Ahhh, the audiobook argument. It comes up time and time again. “You’re not really reading if you’re listening” or “audiobooks aren’t real books!”
Well ladies and gentlemen (and all those between), here’s my defense.
So we’ll start with the standard argument – but don’t worry, there’s more to it so stick with me. But it seems the main criticism of audiobooks is the simple fact that you use your ears instead of your eyes. But guess what folks? Reading isn’t restricted to the act of understanding words with your eyes. Braille is read. You can read a situation – no written words there! The word “read” has almost become a synonym for “understand” and so yes, while technically using your ears means you’re listening, you’re still reading and understanding. Just because something isn’t following the norm, doesn’t mean it’s just…wrong. And you don’t get to dictate that.
Also, why would you want to? Audiobooks are such a convenient way to get through more books. There’s so much dead time that can feel wasted, simple, mundane, day-to-day tasks that could be used for something more entertaining. I recently started listening to audiobooks on my walk in to uni, or when I’m getting ready in the morning, and I honestly feel like my life has changed for the better. I can fit a tiny bit of reading into my mornings and get through a book one chapter at a time, whereas before I just…wouldn’t read on uni days because by the time I get home I’m too tired.
Or even better – one thing I LOVE doing is reading alongside an audiobook. I love using both my eyes and ears to take in a story. If I have the book open in front of me while listening, I can speed up the audiobook and read at a much faster pace than I do when left to my own devices. I don’t miss anything because I can see what’s being said, or hear what my eyes might want to skip over. And having two senses engaged? My god, you get so much more involved. I’m a person who fidgets and gets distracted when reading, taking a break every chapter for literally no reason at all. But when I’m reading and listening, there’s much less room for distraction and you are well and truly in the story. It’s incredible.
And to put it simply – why would you want to criticise anything that encourages reading? If people can fill dead time with stories or reading more books in their usual time frame…what’s wrong with that? I mean, c’mon.
But here’s where it gets personal. No, I’m not anywhere near done yet.
Audiobooks are helping me get through life.
Yes, they help so many people in so many situations. They can help blind people take in stories. They can encourage people with dyslexia to read more. They can even help people learning a new language get the hang of things a little more.
And they help me, a gal with preeetty bad anxiety.
Now this isn’t a case of “books are my escape”. I actually don’t read books to escape – it just doesn’t work for me. If this anxious brain of mine is on any kind of roll, it ain’t gonna let me forget that, let me tell you. I try, I really do. But I sit down with a book and try and read the words and they just…don’t go in. My eyes gloss over them all while my brain is busy shouting about all the things that terrify me. Which is, like, most things.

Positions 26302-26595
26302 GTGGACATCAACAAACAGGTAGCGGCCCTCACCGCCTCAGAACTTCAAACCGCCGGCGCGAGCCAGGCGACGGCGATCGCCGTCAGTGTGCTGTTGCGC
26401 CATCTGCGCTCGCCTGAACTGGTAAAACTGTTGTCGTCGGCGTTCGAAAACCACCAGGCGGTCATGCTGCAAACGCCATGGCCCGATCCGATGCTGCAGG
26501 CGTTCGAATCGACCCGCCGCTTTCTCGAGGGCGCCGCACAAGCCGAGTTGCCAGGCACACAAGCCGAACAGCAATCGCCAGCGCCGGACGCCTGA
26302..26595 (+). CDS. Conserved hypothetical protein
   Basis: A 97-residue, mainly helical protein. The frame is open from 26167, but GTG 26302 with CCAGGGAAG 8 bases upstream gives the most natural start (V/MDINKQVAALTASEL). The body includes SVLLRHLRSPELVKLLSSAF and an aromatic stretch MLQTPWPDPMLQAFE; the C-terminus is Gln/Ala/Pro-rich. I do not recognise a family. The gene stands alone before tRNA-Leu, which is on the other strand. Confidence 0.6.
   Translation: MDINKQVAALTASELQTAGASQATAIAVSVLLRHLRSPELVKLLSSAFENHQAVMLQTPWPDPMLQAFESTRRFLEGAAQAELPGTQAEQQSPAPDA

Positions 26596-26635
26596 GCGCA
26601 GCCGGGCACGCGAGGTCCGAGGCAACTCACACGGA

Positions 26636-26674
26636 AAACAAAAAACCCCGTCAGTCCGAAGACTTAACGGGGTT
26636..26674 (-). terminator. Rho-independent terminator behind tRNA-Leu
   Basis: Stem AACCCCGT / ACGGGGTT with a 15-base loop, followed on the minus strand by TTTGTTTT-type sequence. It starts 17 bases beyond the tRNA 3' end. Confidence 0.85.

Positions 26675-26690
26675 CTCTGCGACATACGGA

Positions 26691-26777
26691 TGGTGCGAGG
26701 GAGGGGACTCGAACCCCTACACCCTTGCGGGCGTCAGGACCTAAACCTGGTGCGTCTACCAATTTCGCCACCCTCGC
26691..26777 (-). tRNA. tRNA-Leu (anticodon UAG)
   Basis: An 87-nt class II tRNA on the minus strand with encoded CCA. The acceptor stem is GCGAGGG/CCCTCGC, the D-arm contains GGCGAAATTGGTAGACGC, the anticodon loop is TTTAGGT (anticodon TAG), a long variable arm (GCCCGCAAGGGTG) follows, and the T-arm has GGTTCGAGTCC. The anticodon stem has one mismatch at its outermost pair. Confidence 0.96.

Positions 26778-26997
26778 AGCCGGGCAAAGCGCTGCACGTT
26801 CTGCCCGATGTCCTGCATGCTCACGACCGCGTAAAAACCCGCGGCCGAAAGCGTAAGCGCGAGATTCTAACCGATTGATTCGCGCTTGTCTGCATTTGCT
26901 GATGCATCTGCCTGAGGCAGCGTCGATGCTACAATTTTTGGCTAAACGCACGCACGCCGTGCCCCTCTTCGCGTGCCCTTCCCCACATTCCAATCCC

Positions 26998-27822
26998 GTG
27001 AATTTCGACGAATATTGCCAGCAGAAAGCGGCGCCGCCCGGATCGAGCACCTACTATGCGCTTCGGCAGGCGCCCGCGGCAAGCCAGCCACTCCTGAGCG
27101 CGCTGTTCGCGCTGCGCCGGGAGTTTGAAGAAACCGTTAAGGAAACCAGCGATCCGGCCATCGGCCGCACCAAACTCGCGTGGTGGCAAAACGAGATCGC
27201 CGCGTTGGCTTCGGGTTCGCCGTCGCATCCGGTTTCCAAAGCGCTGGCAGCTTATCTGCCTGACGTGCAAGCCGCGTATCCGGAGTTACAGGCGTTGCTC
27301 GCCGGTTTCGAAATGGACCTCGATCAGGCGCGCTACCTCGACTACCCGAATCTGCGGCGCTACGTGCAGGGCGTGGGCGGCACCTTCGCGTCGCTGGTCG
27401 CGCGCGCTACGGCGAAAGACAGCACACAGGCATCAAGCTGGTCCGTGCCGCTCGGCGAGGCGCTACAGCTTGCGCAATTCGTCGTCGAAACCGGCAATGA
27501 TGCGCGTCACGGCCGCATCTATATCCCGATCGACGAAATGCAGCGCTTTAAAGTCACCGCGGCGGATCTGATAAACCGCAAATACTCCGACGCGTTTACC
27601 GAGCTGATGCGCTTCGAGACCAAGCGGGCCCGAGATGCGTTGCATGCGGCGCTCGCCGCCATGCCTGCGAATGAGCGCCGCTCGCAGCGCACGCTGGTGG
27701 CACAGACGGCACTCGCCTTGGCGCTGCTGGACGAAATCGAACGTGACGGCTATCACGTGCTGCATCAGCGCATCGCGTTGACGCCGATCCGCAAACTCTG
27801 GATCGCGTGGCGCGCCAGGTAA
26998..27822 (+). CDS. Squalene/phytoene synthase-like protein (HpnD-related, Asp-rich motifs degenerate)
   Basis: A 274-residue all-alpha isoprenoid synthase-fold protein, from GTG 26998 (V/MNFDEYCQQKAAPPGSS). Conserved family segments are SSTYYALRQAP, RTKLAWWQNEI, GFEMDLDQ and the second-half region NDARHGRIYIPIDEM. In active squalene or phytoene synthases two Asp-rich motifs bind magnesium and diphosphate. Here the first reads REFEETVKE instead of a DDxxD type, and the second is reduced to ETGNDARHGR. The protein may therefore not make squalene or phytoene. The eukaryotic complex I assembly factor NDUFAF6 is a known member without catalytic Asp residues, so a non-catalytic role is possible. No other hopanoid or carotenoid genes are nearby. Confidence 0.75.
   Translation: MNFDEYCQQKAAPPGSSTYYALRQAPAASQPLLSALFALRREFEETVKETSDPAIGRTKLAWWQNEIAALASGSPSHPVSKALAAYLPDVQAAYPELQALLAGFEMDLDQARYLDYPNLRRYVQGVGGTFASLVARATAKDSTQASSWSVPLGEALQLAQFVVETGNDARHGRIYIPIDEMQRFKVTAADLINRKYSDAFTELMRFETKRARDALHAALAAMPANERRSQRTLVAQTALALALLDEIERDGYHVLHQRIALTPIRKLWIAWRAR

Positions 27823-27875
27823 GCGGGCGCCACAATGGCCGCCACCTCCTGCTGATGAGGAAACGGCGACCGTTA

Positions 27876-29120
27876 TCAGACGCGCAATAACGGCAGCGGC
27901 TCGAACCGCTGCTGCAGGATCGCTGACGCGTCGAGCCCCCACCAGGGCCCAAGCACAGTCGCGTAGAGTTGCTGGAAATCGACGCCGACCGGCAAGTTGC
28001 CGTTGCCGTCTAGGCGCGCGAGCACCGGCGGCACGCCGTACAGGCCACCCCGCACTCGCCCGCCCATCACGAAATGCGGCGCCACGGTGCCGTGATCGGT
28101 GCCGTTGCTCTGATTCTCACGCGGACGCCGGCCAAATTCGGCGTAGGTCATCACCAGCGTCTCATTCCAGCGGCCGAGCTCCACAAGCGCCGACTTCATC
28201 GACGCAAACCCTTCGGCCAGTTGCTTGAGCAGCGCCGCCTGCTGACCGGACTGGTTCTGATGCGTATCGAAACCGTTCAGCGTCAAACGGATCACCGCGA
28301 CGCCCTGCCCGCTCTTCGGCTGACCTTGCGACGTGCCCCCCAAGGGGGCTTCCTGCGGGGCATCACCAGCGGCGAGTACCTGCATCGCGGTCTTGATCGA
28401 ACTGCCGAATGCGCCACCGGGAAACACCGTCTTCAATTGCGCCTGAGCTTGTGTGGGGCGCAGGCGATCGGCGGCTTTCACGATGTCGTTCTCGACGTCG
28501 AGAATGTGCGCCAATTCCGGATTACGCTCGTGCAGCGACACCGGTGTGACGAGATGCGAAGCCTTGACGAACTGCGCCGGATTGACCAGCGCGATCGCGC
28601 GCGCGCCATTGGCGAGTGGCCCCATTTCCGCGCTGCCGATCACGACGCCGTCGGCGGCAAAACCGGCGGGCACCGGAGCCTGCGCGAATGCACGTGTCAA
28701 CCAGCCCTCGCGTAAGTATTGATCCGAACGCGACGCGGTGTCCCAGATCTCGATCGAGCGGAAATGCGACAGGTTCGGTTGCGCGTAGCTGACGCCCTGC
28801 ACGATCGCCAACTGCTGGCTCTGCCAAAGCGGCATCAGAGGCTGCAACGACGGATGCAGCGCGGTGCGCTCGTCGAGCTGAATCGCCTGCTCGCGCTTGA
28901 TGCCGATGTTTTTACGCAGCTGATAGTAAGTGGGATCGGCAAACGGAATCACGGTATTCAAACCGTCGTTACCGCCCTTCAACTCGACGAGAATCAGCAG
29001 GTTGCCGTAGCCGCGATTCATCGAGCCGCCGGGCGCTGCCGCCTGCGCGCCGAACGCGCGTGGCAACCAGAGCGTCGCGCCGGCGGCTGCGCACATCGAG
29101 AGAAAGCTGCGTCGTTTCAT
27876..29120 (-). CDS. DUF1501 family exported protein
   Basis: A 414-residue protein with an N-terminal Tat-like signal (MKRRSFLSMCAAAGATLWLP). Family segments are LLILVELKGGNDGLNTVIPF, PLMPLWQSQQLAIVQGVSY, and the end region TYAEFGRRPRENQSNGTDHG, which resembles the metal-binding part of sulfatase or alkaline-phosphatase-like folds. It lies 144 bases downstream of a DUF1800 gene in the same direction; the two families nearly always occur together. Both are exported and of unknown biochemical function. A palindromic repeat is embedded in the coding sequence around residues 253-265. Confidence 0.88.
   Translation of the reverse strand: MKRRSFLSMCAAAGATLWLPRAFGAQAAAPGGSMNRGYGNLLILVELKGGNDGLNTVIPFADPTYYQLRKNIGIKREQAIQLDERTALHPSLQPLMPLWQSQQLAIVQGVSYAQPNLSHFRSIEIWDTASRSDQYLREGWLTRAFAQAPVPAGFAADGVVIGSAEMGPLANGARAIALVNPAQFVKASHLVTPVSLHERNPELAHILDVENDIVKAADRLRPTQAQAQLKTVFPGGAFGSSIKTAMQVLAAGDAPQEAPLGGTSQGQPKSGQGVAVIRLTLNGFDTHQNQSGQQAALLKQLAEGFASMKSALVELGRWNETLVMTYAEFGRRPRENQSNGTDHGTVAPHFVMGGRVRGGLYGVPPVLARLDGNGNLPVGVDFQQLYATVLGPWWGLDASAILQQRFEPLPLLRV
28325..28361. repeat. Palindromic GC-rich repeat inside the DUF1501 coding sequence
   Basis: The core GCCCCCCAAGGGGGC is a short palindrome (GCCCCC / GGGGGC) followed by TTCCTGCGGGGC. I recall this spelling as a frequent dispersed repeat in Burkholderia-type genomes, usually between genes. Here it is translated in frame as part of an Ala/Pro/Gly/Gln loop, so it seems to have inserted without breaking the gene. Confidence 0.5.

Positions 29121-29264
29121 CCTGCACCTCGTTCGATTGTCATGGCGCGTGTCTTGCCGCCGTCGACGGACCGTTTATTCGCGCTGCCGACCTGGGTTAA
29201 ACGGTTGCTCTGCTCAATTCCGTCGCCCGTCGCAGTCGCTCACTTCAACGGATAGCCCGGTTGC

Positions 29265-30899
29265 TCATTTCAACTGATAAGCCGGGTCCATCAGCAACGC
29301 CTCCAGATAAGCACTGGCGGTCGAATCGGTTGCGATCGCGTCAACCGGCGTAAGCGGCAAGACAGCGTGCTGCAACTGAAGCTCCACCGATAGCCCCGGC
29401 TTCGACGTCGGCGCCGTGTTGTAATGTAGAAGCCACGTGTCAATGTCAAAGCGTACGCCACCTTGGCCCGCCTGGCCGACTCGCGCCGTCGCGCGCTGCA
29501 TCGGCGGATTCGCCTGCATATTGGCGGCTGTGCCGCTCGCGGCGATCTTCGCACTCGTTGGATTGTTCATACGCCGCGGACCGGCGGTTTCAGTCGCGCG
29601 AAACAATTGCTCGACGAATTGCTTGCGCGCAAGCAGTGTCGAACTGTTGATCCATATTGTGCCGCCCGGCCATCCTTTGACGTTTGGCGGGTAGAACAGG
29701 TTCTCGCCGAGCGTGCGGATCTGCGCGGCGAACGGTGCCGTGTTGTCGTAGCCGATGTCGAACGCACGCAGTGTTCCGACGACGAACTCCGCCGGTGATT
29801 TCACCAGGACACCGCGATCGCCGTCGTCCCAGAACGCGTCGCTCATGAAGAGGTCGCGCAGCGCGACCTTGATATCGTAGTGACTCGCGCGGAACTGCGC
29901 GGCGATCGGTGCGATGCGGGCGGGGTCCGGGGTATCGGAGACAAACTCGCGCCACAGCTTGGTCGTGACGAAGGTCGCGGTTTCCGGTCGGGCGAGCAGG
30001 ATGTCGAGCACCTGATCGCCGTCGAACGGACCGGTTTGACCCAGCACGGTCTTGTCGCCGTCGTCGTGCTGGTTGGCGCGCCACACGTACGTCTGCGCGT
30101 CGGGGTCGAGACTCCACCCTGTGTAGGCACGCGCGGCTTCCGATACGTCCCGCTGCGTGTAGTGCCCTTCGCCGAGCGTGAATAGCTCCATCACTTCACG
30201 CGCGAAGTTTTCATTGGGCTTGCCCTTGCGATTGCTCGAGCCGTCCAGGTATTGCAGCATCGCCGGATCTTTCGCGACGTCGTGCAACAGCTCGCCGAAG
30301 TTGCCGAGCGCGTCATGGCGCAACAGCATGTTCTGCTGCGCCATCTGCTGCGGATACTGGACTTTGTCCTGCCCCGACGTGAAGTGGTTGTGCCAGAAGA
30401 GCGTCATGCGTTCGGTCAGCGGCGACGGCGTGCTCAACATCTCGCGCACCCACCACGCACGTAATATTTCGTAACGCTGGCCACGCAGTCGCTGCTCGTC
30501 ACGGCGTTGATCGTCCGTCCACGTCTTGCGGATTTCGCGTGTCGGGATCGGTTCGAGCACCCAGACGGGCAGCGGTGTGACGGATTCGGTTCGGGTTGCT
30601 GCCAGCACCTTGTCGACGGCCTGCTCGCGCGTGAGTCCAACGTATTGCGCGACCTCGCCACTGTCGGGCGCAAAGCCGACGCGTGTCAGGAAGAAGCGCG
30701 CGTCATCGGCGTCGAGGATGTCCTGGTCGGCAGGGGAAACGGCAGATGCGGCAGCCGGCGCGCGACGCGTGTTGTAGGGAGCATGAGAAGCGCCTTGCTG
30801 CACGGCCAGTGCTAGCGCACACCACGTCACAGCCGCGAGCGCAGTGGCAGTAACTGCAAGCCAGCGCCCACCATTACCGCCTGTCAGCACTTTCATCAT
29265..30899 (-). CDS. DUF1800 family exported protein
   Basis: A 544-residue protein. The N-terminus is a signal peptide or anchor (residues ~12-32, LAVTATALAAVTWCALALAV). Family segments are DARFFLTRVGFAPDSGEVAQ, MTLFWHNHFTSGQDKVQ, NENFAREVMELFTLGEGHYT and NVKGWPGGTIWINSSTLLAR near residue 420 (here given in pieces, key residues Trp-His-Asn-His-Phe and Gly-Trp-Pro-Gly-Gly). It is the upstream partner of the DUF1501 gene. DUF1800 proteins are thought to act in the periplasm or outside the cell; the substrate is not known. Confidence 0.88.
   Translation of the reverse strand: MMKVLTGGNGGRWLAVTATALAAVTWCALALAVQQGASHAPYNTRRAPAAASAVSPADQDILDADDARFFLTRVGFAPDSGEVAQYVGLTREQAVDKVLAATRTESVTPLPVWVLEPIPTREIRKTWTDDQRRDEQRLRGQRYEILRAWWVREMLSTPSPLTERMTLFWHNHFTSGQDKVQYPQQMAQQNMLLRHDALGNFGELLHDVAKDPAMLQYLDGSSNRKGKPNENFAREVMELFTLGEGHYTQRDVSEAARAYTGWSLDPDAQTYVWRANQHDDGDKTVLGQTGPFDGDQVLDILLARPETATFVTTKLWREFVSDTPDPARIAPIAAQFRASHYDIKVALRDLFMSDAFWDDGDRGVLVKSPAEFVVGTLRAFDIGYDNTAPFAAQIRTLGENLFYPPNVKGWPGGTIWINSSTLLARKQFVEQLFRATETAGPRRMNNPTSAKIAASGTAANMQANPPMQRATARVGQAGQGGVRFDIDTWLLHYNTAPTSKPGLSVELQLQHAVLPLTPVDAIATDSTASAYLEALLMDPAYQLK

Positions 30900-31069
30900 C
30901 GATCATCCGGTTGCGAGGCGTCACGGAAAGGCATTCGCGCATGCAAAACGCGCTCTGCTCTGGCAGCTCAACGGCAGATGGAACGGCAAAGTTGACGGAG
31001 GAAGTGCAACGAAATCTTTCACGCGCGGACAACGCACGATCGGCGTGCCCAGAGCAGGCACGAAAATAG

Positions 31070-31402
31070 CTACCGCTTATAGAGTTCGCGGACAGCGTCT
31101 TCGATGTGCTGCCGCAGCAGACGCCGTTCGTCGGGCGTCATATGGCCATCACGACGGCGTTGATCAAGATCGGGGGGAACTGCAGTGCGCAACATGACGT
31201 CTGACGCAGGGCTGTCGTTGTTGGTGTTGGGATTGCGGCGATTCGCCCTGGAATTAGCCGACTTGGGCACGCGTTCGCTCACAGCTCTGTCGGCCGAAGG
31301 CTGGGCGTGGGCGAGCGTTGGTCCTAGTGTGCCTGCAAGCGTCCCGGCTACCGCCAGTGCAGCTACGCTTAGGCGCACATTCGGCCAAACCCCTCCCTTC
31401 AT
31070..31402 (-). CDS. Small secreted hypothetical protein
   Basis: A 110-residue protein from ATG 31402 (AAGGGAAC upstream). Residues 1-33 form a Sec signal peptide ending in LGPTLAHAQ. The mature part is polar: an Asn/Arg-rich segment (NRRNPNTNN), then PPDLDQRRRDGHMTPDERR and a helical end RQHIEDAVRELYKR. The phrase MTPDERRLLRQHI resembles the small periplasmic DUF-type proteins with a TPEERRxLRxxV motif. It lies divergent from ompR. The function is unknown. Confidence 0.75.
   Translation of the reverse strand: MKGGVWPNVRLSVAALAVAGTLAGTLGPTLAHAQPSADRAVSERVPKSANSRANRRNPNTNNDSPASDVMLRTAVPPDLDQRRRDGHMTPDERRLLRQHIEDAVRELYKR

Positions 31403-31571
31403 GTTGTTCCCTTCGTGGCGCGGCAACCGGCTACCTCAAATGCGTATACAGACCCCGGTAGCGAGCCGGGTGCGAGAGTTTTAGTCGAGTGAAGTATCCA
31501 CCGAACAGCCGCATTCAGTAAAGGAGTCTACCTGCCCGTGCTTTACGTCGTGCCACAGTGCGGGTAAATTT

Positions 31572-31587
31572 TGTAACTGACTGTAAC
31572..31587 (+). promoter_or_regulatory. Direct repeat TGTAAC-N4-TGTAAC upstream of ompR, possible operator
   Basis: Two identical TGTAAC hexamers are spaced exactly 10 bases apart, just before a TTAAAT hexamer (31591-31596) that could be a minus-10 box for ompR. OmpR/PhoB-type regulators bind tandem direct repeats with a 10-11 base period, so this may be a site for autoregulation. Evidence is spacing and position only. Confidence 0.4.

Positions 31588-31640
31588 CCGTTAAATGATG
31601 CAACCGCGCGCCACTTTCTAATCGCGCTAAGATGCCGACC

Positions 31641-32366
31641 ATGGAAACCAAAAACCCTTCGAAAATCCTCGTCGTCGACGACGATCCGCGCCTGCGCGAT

Audiobooks help focus my mind. If both my eyes and my ears are taking in the words, it’s much more likely to stamp down the louder thoughts. Not entirely – never entirely. But more. And if my books aren’t at hand, my phone almost always is. I can whip out any audiobook and have something to hone in on. Especially recently. I’ve suddenly been thrown into so many medical situations, which is without a doubt one of my worst anxiety triggers. Any threat of having to see a doctor, dentist, go to hospital? It could be a simple check up and I’ll feel like I’m walking to my death sentence.
And so 2019 so far has been hard – but more manageable than usual, thanks to audiobooks. I haven’t felt so alone when walking to appointments, with someone nattering away in my ear about a thing unrelated to my worries. It’s not a person who cares for me, trying to comfort me with repeated reassurances of “you’ll be fine” which actually make me feel worse, my brain arguing against the claim every time and reminding me of the anxiety I’m trying to stamp down. It’s a story. They’re words I can force myself to pay attention to. It’s a voice I can listen to to avoid my own inner voice taking over completely. Audiobooks soothe me, distract me, keep me grounded. And for that I will defend them every day.
I don’t care if you think I’m “cheating” for listening to a book and classing it as read. I don’t care if you roll your eyes at me for not using my own to read every word in said book. What I DO care about is how much audiobooks have helped me, have helped so many others, have encouraged people to read, have gotten people out of reading slumps. I care about how people are being criticised for not fitting in with the norm, yet again. An so here’s my defense. I will repeat it for as long as needed.
Until next time,